Learning from NaNo, Round 2: Technicalities

This year, egged on by participatory friends, I decided to take another stab at National Novel-Writing Month. The project: that serial/graphic novel hybrid featuring the Generic Villain that I’ve been threatening to write for a good chunk of this year now, which will probably be a lot more than 50,000 words by the time I’m finished with it. Of course, I didn’t go in without reservation, since I’ve a decent number of peculiar stumbling blocks on this piece.

The first thing I found myself taking into account when I first considered participating this year was my medium. Being mixed text and graphic novel was my plan for the piece from the very beginning—it gets me to brush up on my artwork, it’s an excuse to play around with art styles as I jump around between genres, and I’ve been getting the impression that being able to see the characters provides a useful bond between them and the new reader. But there’s a problem with pictures: how in blazes do you figure out how many words they’re worth? Does a picture always paint a thousand words? Does it matter how many characters show up? Whether or not it’s in color? While my original plan had just involved assigning a word count for each picture, I can’t really count on the appropriate artistic inspiration, so for now I’ll just provide stage direction for each picture and count those instead. The art itself can come later.

As with last year, there’s the challenge presented by how I do my writing. I do much of my noveling the way I do a sizeable fraction of my blog posts—first in longhand, then transcribed onto the computer and edited in the process. In a sense, I’m writing two words for every one that someone typing directly would produce. Therefore, I’d toyed with the idea of considering twenty-five thousand a victory—but heck, why not, I’m going to go for the full fifty anyway.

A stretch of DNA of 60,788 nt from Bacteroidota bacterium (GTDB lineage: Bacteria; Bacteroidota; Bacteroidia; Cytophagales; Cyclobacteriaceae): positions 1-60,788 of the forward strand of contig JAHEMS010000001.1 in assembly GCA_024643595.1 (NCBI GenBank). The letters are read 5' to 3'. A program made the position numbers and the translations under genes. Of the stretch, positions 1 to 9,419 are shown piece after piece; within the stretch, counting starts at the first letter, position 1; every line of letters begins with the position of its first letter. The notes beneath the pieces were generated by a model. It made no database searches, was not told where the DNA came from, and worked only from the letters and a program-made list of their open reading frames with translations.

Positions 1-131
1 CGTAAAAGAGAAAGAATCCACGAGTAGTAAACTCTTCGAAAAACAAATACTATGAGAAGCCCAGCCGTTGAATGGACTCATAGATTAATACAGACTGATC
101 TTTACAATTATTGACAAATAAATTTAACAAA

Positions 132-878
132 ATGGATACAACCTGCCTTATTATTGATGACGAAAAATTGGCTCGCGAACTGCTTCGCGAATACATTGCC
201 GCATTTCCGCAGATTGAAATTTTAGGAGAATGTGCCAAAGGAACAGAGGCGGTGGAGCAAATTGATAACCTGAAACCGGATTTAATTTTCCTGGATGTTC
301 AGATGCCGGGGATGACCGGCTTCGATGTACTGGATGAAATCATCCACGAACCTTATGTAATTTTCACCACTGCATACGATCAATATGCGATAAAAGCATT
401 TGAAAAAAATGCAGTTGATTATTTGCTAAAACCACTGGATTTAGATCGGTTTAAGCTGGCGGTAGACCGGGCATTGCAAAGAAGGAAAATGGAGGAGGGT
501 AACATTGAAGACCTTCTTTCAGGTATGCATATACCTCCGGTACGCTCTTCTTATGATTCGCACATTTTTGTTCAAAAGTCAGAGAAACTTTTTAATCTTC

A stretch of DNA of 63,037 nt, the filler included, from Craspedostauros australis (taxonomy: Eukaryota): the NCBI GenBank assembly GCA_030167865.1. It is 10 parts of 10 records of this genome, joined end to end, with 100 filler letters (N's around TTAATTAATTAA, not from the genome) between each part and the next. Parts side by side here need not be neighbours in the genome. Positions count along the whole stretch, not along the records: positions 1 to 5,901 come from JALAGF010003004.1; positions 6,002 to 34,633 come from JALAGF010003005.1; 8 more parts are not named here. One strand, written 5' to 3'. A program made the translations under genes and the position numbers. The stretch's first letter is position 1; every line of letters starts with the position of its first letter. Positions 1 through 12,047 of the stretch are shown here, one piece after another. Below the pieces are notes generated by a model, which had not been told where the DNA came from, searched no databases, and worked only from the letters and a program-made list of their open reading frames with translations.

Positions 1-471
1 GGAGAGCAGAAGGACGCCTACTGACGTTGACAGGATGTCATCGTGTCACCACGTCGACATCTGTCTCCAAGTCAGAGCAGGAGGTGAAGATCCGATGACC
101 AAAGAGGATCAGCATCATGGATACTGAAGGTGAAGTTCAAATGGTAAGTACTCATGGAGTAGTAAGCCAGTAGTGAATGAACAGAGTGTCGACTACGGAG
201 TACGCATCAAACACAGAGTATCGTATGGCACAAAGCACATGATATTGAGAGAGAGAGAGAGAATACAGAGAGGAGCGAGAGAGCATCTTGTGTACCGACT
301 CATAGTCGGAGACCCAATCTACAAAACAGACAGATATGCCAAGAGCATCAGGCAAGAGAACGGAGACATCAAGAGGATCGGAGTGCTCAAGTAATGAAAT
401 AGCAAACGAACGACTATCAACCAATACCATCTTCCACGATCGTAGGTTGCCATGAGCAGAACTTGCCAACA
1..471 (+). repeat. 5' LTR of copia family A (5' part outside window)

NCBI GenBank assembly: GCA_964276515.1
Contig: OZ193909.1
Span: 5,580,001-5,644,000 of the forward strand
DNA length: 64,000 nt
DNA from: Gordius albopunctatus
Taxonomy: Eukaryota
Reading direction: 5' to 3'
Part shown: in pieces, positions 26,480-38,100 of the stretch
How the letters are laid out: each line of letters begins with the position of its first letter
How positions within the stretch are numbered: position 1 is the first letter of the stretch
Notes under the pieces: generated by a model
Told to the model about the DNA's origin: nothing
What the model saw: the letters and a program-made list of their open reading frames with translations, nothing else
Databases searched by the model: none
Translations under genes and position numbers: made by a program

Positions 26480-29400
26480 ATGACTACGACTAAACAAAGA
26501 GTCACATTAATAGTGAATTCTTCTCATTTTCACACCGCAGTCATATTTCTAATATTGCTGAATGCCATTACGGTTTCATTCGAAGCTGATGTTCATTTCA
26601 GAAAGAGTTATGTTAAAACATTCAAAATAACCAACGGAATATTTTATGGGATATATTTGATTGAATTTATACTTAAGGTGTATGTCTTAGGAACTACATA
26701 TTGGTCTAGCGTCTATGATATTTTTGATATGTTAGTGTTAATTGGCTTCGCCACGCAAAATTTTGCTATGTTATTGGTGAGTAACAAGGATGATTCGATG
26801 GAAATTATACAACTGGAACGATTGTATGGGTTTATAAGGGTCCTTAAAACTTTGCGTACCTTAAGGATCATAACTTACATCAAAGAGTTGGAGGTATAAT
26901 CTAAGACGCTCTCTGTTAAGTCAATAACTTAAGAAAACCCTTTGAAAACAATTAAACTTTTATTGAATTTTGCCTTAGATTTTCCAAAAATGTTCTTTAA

The other catch to the longhand method, though, is what happens when I work at home—as opposed to on the trolley or during the idle time at work that comes from being assigned under far too efficient a temporary coworker. If I type directly into the computer, it’s faster (and it lets me chat with friends in the process), but it leaves awkward gaps in the longhand version that make it harder to start up again the next time I don’t have computer access. If I stick to longhand, there’s the risk of leaving my pencil and/or notebook at home, messing up my ability to write the next time I’m out of the house. During last year’s attempt, I got around it by taking advantage of the two interwoven points of view the Almagest piece was based around; I’d write Khadijah’s parts at work, and Tabari’s at home when I was done transcribing Khadijah’s.

Last of all—well, let’s face it, I’m a perfectionist. Besides, this project, from its inception, has been slated for publication online; my original plan had even been to begin releasing it this month. That means I can’t just write fast, but I need to write well, or at the very least edit well during the transcription phase.

In short? This will be a challenge. But I think it’ll be fun.

Leave a Reply